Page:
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TitleGeorgian Bay bedrock erosion: evidence for regional floods, Ontario
LicencePlease note the adoption of the Open Government Licence - Canada supersedes any previous licences.
AuthorSharpe, D RORCID logo; Leduc, G; Smart, C S; Shaw, JORCID logo
SourceGeological Survey of Canada, Open File 8909, 2023, 77 pages, Open Access logo Open Access
PublisherNatural Resources Canada
Documentopen file
Mediadigital; on-line
File formatpdf
NTS30M; 31D; 31E; 31L; 40O; 40P; 41A; 41B; 41G; 41H; 41I; 41J; 41K
AreaGeorgian Bay
Lat/Long WENS -84.5236 -79.0786 46.6397 43.5383
SubjectsScience and Technology; general geology; Nature and Environment; bedrock geology; erosion; floods; geological surveys
Illustrationslocation maps; illustrations; tables; satellite imagery; photographs; schematic models
ProgramGroundwater Geoscience Archetypal Aquifers of Canada
Released2023 03 14
AbstractWe provide an updated presentation of the spectacular erosion forms at French River Ontario (Kor et al. 1991) based on new methods of data collection and wider observations. This work includes ~ 10 more detailed study sites, documentation of the range of forms over a larger area, the use of extensive drone image capture and ground surveys, as well as a detailed inventory of forms. Key sites are illustrated using video images. The update extends the conclusions of the Kor paper regarding the significance and scale of subglacial meltwater erosion with some novel findings. We document the importance of plucking (including hydraulic plucking) and, the control of structure on s-forms, which were not highlighted in the Kor study. Apparent cavitation erosion forms are prominent across the study area and provide support for inferred high-velocity meltwater flow. A growing interpretative framework includes discussion of evidence to test a theorized hydraulic sequence of sheet-channel-distributed flow, followed by re-grounding of glacial ice as meltwater flow waned. This hydraulic sequence may also be complementary to observations in thick sediment terrain down flow.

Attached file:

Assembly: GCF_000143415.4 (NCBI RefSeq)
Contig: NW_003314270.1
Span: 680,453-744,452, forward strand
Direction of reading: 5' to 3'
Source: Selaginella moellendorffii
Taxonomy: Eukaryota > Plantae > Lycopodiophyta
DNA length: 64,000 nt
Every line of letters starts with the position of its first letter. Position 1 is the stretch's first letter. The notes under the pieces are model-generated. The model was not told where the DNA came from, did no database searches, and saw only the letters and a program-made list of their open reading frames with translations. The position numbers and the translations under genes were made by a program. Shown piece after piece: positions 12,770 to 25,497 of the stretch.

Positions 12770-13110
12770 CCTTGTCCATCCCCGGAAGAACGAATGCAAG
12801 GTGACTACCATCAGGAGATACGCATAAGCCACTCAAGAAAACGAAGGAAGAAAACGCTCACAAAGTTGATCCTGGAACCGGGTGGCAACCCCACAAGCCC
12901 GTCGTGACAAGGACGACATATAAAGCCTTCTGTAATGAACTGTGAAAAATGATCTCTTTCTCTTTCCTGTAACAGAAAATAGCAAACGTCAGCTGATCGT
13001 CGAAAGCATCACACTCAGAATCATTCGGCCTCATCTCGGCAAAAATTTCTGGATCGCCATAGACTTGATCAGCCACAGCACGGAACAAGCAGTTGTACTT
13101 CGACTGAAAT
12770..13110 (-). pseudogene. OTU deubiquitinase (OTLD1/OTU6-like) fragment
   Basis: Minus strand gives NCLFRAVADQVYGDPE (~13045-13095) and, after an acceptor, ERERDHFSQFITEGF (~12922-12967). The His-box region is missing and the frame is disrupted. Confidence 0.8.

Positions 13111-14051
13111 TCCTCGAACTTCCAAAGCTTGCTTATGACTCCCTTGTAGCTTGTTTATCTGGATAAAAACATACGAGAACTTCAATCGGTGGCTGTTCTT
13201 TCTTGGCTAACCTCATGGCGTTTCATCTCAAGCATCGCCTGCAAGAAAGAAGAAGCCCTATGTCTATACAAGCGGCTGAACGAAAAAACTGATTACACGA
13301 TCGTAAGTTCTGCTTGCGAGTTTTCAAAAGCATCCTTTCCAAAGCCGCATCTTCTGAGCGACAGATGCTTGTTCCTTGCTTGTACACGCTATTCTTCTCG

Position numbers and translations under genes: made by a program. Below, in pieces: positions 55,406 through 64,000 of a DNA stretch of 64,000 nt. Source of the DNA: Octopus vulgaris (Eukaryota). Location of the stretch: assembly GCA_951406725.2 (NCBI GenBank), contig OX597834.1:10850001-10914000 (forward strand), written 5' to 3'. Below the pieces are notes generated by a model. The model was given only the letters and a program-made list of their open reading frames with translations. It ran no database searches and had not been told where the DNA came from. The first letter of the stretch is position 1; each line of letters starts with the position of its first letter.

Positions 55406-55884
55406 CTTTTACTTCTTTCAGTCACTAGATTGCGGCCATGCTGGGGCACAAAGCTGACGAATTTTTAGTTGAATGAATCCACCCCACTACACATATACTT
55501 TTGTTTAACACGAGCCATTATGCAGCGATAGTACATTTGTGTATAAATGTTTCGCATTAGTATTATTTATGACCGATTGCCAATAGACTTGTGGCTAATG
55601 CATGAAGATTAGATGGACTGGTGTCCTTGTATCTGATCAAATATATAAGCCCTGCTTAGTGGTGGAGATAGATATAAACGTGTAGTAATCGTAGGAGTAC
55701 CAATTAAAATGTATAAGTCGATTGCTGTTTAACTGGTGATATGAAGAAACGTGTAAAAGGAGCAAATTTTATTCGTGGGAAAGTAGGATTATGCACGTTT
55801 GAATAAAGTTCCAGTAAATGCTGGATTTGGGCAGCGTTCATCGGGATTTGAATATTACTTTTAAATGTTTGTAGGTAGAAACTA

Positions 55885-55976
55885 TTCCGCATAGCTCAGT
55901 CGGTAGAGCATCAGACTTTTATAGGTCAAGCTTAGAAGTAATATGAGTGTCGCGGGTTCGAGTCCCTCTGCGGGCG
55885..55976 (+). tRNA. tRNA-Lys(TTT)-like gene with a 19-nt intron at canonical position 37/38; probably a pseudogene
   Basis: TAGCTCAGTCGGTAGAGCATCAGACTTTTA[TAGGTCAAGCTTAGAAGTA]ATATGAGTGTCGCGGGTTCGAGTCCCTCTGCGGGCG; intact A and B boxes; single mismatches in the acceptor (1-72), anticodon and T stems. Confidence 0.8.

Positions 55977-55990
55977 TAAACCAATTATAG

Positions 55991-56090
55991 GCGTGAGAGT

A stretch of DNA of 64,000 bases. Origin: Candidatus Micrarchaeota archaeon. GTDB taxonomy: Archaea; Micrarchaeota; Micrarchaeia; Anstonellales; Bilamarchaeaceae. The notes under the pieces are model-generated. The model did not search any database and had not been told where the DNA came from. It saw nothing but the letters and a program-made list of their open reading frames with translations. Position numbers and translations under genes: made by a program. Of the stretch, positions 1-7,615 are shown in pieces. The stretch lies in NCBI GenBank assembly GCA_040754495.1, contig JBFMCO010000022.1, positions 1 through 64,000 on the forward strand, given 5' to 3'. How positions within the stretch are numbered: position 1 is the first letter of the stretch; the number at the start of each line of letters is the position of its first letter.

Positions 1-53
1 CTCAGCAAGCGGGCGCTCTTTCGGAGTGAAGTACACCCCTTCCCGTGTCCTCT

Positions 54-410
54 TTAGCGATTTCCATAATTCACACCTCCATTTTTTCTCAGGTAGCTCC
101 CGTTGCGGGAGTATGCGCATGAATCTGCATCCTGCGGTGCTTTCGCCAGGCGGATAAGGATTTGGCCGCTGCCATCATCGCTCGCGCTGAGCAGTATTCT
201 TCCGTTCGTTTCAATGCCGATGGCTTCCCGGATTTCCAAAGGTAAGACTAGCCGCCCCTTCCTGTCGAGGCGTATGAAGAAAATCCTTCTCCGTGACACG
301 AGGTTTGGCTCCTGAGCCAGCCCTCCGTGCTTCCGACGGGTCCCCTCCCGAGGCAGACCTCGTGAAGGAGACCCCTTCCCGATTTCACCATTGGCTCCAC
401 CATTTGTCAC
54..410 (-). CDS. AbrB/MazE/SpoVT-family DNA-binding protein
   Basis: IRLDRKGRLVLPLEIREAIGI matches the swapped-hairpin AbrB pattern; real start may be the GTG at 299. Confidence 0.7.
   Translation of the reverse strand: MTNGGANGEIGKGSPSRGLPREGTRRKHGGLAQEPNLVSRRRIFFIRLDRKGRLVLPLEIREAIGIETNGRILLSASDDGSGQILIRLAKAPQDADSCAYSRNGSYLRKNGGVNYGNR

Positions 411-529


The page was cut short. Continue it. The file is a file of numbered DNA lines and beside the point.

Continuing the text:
Summary(Plain Language Summary, not published)
It is assumed that most erosion during glacial periods was due to glacial abrasion as ice crept across the landscape. Field studies (including stunning drone images) of spectacular rock erosion forms at French River, Georgian Bay, Ontario reveal the role of exceptional subglacial meltwater floods in sculpting the landscape. Early sketches of the Georgian Bay rock forms by Andrews (1883) captured the essential science issue: the forms were produced by turbulent eddies in the flow. In contrast, the glacier, which most geoscientists have assumed was the agent of erosion, flows as a ‘block’ with no eddies that could explain the abundant presence of potholes in the eroded rock. The Georgian Bay floods were ~ 100 km across, 10s of metres deep that travelled at 5-10 m/ sec (faster than most modern rivers), scoured the landscape of any sediment and eroded channels on the floor of Georgian Bay. The floors of the channel rise down flow, indicating that they formed under high (subglacial) pressure.

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